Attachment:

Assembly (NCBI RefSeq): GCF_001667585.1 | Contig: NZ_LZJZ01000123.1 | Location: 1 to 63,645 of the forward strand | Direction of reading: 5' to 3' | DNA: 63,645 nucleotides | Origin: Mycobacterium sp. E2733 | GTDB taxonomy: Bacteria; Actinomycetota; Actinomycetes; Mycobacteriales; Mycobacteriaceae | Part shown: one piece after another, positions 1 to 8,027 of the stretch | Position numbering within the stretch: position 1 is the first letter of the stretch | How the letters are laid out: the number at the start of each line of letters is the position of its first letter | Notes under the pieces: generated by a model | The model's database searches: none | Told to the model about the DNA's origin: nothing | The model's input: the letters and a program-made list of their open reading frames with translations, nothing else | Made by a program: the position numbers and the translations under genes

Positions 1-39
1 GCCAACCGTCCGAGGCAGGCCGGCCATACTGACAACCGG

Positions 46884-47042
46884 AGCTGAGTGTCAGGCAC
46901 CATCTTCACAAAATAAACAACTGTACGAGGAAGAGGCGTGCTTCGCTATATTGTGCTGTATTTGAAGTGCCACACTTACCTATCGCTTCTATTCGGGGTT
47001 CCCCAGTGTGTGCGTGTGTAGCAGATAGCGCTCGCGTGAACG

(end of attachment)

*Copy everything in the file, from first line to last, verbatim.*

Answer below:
Assembly (NCBI RefSeq): GCF_001667585.1 | Contig: NZ_LZJZ01000123.1 | Location: 1 to 63,645 of the forward strand | Direction of reading: 5' to 3' | DNA: 63,645 nucleotides | Origin: Mycobacterium sp. E2733 | GTDB taxonomy: Bacteria; Actinomycetota; Actinomycetes; Mycobacteriales; Mycobacteriaceae | Part shown: one piece after another, positions 1 to 8,027 of the stretch | Position numbering within the stretch: position 1 is the first letter of the stretch | How the letters are laid out: the number at the start of each line of letters is the position of its first letter | Notes under the pieces: generated by a model | The model's database searches: none | Told to the model about the DNA's origin: nothing | The model's input: the letters and a program-made list of their open reading frames with translations, nothing else | Made by a program: the position numbers and the translations under genes

Positions 1-39
1 GCCAACCGTCCGAGGCAGGCCGGCCATACTGACAACCGG

Positions 46884-47042
46884 AGCTGAGTGTCAGGCAC
46901 CATCTTCACAAAATAAACAACTGTACGAGGAAGAGGCGTGCTTCGCTATATTGTGCTGTATTTGAAGTGCCACACTTACCTATCGCTTCTATTCGGGGTT
47001 CCCCAGTGTGTGCGTGTGTAGCAGATAGCGCTCGCGTGAACG